Friday, September 10, 2010

Life has no intrinsic purpose

This post has been designed with the intent to quell any unfounded inferences regarding what building a better society implies about reality as a whole; I may find repairing the world in which I live to be immensely valuable, but I will never purport to believe that life is sacred, or that we should live our lives as individuals for our own independent reasons, or that life is a wonderful thing worthy of purposeless perpetuation. None of these ideals could be further from reality, despite being touted by everyone from existentialists to New Agers* to even, yes, many members of grass roots movements like the Zeitgeist Movement and the Venus Project.

As outlined in an earlier post, suffering and pleasure are not opposites. Life is rife with the most abominable of horrors, as there doesn't appear to be anyone "in charge" of its underlying processes. Having children, therefore, is incredibly irresponsible and selfish so long as there are no realistic simulations of reality or safe means of euthanasia or suicide available to the general population. Furthermore, debilitating bouts of the flu, life-changing car accidents, kidney stones, and any other obviously horrible experience should be enough to make anyone with a conscience control themselves. Stomach cancer, a common cause of death among the modern elderly, is reputed to be extremely painful and difficult to endure. Death itself is almost a guarantee -- not a risk -- and so, if we do not believe in a god, but still desire to have children, we are imposing risk, fear, and suffering upon non-consenting sentient creatures without any meaningful return on our investment to balance out the equation. Nothing could be more barbaric.

As an illustration of the imbalance of pleasure and pain, if you were promised a billion dollars, but in order to receive the money, it was required that you also receive AIDS, would you agree to the transaction?

This rationale invokes risk management, which, while applied rather effectively in many business environments, seems to be nonexistent in our larger, selfishly democratic civilization, with its emphasis on doing what feels good, satisfies our expectations of ourselves, or is popular. Risk management is only necessary, of course, if our ideals are predicated on the crude, binary system of attraction and repulsion which makes up the agenda of all living organisms on Earth. Unfortunately, there is no evidence for anything else being of greater, 'objective' value, so we must pay attention when sentience perceives something as negative.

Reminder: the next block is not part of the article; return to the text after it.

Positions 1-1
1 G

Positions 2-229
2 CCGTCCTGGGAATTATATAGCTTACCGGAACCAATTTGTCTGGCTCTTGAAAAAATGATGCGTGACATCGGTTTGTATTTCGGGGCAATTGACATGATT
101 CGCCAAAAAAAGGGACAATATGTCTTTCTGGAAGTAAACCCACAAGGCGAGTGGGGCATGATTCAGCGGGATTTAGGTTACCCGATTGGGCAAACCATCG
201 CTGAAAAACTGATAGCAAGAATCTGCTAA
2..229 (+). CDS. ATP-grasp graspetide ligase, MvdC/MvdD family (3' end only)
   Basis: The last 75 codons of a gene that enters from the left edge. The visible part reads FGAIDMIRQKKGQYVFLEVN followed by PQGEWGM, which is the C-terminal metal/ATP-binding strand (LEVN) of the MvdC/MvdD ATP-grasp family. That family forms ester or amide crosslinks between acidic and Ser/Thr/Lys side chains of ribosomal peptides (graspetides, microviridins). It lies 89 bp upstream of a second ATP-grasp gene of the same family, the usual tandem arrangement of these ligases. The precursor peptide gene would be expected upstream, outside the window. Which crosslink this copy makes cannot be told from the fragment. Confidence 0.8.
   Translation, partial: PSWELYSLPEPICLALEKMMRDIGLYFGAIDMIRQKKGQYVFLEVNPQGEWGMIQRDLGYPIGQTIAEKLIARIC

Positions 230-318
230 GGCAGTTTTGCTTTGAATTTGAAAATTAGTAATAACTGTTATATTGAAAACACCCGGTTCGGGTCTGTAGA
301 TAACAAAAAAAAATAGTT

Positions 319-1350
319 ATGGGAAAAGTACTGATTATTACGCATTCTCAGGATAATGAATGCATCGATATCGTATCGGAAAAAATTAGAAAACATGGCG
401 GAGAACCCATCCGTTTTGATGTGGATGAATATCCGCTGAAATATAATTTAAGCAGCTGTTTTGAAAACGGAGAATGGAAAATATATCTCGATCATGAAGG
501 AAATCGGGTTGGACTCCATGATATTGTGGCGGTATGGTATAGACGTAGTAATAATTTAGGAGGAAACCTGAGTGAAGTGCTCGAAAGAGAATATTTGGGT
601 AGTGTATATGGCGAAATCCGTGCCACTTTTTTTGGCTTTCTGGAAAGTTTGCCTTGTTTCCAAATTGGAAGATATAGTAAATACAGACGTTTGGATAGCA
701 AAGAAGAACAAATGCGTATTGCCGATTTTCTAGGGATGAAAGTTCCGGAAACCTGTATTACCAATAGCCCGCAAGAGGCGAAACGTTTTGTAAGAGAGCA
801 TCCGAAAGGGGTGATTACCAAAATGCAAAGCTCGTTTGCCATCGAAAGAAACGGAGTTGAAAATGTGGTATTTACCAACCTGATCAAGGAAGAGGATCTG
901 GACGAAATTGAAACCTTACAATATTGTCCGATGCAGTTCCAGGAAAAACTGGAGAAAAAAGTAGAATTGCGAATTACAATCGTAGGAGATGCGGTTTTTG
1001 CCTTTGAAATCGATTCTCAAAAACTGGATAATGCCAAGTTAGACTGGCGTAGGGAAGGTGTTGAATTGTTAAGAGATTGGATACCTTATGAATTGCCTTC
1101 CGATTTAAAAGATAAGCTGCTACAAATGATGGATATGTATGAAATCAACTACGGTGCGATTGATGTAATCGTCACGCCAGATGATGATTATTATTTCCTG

Sentient life has created value merely by existing, and is almost impossible to ignore, especially in its most stark manifestations. Therefore, we must listen to it by minimizing negative sensation wherever we encounter it -- that is, so long as our methods are practical and efficient first and foremost. This is the default stance to take, and should anything prove more sensible, it will be tentatively adopted, or at least implemented under the pretense that we "believe" in it until something better comes along.

This approach differs from nihilism, which asserts that, not only does reality lack any inherent purpose or ultimate meaning, it lacks meaning or purpose of any kind. The evidence is not in nihilism's favor, however. Therefore, we have to care about improving life for all sentient organisms.

But we can't just care. We also have to get it right, or at least get it as close to right as we can based on probability assessments. Multiculturalism, the sanctity of "opinions," and the power of the individual (as opposed to the power of well-tested ideas), then, are all dangerous.

Our existence necessitates that we take responsibility for the welfare of all feeling organisms, because we possess intelligence through language, and are therefore the first beings in documented evolutionary history to be able to ratify the world in which we live in any sustained, planned, and meaningful way. There is an inherent, cause-and-effect logic to the universe; as a result, we have to draw conclusions. Even remaining undecided is a form of 'conclusion,' though it's quite impractical and silly in any instance where we have enough data to make an informed decision about something. Therefore, it is up to us to give our lives a purpose -- one aimed at putting the termination of negatives far before the creation of positives* -- but we must also come to a consensus where possible, and reject the sanctity of individual opinion in favor of the scientific method.

Also consider this: subjectively, I may prefer chocolate ice cream to vanilla ice cream, but if both chocolate ice cream and vanilla ice cream were sentient creatures, I'd not let my psychology get in the way, and would value both flavors equally from a purely rational and unbiased perspective. It should be noted, though, that I expect everyone in a productive society to also be this rational, because the more bias we introduce into our lives, the more problems we create.

* I would never (or at least doubt that it would ever be acceptable to) generalize anyone based on their beliefs into any preordained category, let alone an 'ism,' or to the extent that I'd personally refer to them as an 'er.' If you hold 'New Age' beliefs, I'll still listen to what you have to say for as long as it is an efficient use of my time to do so. Everyone is a feeling organism long before they are an 'ist' or an 'er.'

* I do not think that it's even possible to create real positives at the moment. All perceived positives are born of deprivation, and are merely the return to a zero-sum state.

1 comment:

  1. Yes, a purely rational and unbiased perspective. And in the meantime, let's make a hot ice cube and a tall dwarf.

    Fuck you, you logic-worshipping creep.